In the middle ages, seals worked as a way to authenticate documents. They were used to make a fixed engraving in trading and official exchanges. The seals were carved in blocks that are pressed into hot wax, leaving behind a reversed image. The modern equivalent of that would be negative photos. Seals prevent the forging and imitating of correspondences and documents. Individuals, authorities, and even orders such as the Templars had their own seals.
Seals were necessary to proceed with trading transactions because most people were illiterate, but they could sign their names for agreement even if they were unable to read and write.
In fact, for over two centuries, many seals were associated with the Knights Templar, unlike today, where there is only one image linked to the order.
Despite the variety of the Templars seals, one particular image grabbed the most attention and interest. It is usually referred to as "the traditional seal," and it's a picture of two knights riding one mount together. The seal worked as the official seal of the Templars and was used by many Grand Masters for over two hundred years. As is known with most symbols, the image on the seal can be interpreted in many ways and can hold several meanings. It is said the picture of the knights riding a single mount represents the poverty of the founders. The original members might have been so poor that they couldn't afford a mount for each one.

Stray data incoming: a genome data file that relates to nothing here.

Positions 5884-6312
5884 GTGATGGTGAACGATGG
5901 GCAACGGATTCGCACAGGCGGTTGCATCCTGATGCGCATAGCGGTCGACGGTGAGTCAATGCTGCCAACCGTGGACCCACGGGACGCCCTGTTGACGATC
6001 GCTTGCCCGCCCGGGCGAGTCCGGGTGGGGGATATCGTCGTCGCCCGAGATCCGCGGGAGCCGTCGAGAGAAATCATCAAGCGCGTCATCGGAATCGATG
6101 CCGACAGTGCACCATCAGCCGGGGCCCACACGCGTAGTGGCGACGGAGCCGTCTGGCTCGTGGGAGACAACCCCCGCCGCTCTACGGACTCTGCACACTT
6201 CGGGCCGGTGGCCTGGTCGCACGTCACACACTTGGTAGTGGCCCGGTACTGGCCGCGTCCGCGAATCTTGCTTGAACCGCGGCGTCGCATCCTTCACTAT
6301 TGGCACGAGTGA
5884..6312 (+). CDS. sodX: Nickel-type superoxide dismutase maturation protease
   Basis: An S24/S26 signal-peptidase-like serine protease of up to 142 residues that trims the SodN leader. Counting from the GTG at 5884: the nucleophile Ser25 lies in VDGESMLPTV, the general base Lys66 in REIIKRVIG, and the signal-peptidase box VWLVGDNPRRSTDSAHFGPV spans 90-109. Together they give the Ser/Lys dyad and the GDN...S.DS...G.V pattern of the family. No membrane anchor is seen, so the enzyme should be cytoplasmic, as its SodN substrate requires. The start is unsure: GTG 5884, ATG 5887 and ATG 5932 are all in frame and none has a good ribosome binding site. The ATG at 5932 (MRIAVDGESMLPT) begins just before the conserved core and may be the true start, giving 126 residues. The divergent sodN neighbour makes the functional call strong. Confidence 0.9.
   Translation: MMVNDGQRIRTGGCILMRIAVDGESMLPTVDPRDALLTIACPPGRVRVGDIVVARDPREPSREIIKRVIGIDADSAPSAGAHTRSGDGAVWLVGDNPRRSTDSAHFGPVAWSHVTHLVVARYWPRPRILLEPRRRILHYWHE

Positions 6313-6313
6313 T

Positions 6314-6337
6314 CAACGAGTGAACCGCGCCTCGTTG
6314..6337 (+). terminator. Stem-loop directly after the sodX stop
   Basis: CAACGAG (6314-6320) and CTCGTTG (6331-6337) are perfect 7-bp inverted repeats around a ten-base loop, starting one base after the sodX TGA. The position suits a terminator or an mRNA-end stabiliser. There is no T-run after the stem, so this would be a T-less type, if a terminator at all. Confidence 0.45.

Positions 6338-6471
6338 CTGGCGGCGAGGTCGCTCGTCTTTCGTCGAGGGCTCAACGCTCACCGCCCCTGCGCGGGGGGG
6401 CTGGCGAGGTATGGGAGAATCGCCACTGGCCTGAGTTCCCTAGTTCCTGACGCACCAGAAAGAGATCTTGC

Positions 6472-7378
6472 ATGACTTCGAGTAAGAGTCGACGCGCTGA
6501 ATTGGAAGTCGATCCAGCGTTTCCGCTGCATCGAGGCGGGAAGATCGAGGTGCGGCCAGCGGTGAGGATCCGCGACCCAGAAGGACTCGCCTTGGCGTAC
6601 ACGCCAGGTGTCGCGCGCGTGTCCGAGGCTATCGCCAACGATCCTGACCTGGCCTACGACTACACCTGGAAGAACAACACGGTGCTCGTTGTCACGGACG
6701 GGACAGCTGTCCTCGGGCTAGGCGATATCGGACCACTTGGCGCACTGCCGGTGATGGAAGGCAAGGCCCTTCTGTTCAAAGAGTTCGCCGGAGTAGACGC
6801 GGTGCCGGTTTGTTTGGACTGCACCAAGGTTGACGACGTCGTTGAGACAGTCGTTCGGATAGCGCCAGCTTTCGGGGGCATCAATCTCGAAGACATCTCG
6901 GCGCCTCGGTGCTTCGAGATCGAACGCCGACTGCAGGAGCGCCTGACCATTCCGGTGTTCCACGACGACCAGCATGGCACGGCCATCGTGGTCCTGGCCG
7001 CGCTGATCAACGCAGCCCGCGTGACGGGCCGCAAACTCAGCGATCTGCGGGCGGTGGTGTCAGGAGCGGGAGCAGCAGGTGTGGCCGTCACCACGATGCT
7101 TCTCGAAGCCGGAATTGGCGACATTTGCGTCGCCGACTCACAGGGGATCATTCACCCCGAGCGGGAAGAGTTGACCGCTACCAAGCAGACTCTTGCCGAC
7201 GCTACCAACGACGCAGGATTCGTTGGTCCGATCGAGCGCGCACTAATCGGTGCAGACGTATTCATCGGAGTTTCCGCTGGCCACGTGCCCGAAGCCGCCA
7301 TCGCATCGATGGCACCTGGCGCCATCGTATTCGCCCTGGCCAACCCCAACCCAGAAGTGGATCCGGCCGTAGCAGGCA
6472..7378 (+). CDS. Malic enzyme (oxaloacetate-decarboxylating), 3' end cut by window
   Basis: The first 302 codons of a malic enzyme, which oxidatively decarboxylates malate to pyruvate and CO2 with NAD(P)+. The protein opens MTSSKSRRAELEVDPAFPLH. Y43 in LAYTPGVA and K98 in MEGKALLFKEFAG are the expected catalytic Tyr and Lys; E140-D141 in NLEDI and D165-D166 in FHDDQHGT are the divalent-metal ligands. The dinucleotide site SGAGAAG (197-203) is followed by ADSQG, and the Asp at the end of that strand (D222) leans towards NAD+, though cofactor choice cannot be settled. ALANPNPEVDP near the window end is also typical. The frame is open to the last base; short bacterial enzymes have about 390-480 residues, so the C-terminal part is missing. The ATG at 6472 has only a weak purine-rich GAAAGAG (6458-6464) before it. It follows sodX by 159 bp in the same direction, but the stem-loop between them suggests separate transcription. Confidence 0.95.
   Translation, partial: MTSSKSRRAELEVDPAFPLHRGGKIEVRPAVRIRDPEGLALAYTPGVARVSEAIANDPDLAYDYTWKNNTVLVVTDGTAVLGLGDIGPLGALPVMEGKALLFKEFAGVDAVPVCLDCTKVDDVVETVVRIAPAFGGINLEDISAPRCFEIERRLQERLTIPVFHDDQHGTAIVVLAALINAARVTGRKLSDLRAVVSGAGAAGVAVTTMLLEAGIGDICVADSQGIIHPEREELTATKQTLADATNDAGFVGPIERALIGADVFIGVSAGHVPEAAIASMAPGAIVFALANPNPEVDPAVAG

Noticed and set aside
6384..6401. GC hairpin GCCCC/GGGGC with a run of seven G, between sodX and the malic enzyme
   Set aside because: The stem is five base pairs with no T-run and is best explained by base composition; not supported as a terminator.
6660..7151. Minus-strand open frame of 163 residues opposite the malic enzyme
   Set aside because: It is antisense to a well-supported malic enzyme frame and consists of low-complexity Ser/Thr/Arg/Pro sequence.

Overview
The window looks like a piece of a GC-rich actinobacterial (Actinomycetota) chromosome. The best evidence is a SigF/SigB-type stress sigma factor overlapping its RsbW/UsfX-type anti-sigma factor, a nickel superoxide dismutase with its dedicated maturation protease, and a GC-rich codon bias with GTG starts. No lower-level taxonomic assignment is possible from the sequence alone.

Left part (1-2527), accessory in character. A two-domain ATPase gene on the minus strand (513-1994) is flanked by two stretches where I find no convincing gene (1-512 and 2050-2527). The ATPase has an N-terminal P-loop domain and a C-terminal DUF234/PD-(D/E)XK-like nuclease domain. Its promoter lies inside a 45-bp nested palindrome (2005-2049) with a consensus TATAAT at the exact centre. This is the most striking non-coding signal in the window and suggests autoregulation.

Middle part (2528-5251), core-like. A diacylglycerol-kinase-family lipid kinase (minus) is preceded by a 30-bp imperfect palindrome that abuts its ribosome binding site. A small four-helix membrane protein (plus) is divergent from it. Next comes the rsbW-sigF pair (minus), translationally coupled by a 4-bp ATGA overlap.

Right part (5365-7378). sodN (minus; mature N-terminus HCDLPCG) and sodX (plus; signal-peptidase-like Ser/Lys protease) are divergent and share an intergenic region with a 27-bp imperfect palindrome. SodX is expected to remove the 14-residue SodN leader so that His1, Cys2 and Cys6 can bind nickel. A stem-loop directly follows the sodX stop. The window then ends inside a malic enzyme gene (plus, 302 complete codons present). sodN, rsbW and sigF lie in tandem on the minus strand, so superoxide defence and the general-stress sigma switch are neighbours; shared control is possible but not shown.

Some believe that the two knights might represent homosexuality that the founders were accused of after they were arrested in 1307. Nonetheless, others believed that neither of the two explanations is true. The two knights could simply refer to the duality and polarity within the order. This dualism is represented in the fact that the two knights were poor financially but rich spiritually. Also, the two knights were warriors but also monks, inward-looking but also outward-looking into the world's affairs.